How about more information
Some specific information that is needed...
Brand/Model Computer (or Brand/Model Motherboard if self-built)
How much system memory you have installed, such as 2Gig or ???
Operating System version, such as Win7 64bit Pro... or whatevevr
-including your security settings, such as are YOU the Administrator
-and have you tried to RIGHT click the program Icon and then select
-the Run as Administrator option (for Windows, not sure about Mac)
Your Firewall settings and brand of anti-virus are you running
Brand/Model graphics card, sush as ATI "xxxx" or nVidia "xxxx"
-or the brand/model graphics chip if on the motherboard
-and the exact driver version for the above graphics card/chip
-and how much video memory you have on your graphics card
Brand/Model sound card, or sound "chip" name on Motherboard
-and the exact driver version for the above sound card/chip
Size(s) and configuration of your hard drive(s)... example below
-and how much FREE space is available on each drive (in Windows
-you RIGHT click the drive letter while using Windows Explorer
-and then select the Properties option to see used/free space)
While in Properties, be sure you have drive indexing set OFF
-for the drive, and for all directories, to improve performance
My 3 hard drives are configured as... (WD = Western Digital)
1 - 320G WD Win7 64bit Pro and all programs
2 - 320G WD Win7 swap file and video projects
3 - 1T WD all video files... read and write
Some/Much of the above are available by going to the Windows
Control Panel and then the Hardware option (Win7 option name)
OR Control Panel--System--Hardware Tab--Device Manager for WinXP
Plus Video-Specific Information http://forums.adobe.com/thread/459220?tstart=0
And, finally, the EXACT type and size of file that is causing you problems
Read Bill Hunt on a file type as WRAPPER http://forums.adobe.com/thread/440037?tstart=0
What is a CODEC... a Primer http://forums.adobe.com/thread/546811?tstart=0
What CODEC is INSIDE that file? http://forums.adobe.com/thread/440037?tstart=0
For PC http://www.headbands.com/gspot/ or http://mediainfo.sourceforge.net/en
For Mac http://mediainfo.massanti.com/
Well, I figured out what was going on! The video frame rate was to HIGH when converting the F4v file. I changed the conversion frame rate to 25 fps and it is fine now. NEXT big question. I know when ripping dvds for editing on adobe,,it is best to use the VOB file to edit on adobe. In the ABOVE case, where I downloaded a clip (file) converted it from f4v to both avi and mpeg 2.....what is the best format to edit in elements to also eventually the best mpeg 2 for computer PICTURE?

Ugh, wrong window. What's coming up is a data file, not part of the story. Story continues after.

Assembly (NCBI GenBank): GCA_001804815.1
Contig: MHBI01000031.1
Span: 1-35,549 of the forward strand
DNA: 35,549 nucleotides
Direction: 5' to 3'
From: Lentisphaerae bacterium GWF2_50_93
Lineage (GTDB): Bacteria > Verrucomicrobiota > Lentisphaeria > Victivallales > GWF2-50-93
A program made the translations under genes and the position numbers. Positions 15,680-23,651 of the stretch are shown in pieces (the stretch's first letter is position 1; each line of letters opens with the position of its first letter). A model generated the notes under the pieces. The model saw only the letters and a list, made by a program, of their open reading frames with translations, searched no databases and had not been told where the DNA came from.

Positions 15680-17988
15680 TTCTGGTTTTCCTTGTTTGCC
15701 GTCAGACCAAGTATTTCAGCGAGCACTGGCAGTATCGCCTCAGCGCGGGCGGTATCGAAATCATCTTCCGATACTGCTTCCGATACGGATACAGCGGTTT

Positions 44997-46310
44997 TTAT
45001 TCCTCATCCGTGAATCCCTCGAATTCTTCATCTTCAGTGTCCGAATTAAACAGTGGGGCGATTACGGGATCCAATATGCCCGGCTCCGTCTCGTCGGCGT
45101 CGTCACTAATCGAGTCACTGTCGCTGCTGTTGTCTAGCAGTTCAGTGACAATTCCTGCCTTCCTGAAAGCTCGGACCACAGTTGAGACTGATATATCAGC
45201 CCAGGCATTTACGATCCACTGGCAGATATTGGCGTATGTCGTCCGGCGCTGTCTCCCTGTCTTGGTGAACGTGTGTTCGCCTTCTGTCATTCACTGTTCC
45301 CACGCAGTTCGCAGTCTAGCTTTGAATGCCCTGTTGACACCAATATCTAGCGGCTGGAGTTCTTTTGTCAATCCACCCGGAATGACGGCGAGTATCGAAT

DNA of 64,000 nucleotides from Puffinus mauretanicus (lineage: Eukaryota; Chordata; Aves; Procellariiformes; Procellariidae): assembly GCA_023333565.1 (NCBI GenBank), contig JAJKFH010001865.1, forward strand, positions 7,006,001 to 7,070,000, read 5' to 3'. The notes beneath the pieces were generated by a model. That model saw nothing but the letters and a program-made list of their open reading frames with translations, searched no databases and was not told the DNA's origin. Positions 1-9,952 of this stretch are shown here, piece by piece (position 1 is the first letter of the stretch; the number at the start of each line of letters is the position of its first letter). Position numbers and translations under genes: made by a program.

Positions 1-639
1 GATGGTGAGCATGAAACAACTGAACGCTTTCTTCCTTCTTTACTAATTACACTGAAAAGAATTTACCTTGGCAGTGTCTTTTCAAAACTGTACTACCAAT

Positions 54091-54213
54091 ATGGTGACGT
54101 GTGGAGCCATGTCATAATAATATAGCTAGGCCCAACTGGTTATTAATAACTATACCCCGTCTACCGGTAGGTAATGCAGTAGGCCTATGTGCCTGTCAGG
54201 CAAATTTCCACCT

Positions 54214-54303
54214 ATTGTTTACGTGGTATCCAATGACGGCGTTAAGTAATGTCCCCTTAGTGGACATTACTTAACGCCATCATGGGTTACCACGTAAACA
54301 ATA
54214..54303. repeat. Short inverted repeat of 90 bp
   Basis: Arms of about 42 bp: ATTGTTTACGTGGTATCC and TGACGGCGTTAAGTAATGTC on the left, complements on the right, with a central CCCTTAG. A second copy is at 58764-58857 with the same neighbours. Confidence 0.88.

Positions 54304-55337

there are so many files you can convert the f4v to; what will give me the best results in the END?
1 person found this helpful
Glad that you got the Frame Rate handled.
For editing in PrE, with SD (Standard Definition) material, the ultimate format is DV-AVI Type II w/ 48KHz 16-bit PCM/WAV Audio. That is the format that gives the very best results, and is the format that PrE is built around.
Now, for ultimate quality, one should START with that format, as it is only very slightly compressed to start with. When one starts with other compressed formats, the only thing to be gained is the ease of editing, as that initial compression has already striped much data from the file to begin with. Conversion will make editing easier, but will NOT restore that lost data. It is gone forever.
When faced with other formats, I always convert to DV-AVI Type II files, even if PrE can Import them, such as WMV.
An exception would be if I only had an existing, 100% DVD-compliant VOB, and then I would Import those. If the VOB's were not 100% DVD-compliant, say from a DVR device, I would either directly convert to DV-AVI, or would use my DVR deck and my Canopus A-D bridge, to Capture from the DVD to DV-AVI Type II files. This is just another form of conversion.
If you are then going to DVD, there WILL be another compression step involved, as DVD is MPEG-2, and that requires compression - again. In the case of having to use DVD to begin with, I just explain to my client, that they will have to live with the double MPEG-2 compression, and show them where this will likely show up the worst. If they cannot live with that, then there are but two choices: go to the original material, before the DVD, or scratch the Project.
In some cases, the client started with a miniDVD camera (MPEG-2 compression # 1), then went to a DVD (MPEG-2 compression # 2), and now want to edit that to yet another DVD (MPEG-2 compression # 3). Almost all motion will show artifacts, and there is nothing that can be done about that. It will look horrible.
If you can go to the original source material, before any compression, or any other compression, you are best off. If not, converting to DV-AVI Type II will be the next best option.
Hope that helps, and good luck,
Thanks Hunt,,,good detailed info and answer
Most welcome, and good luck,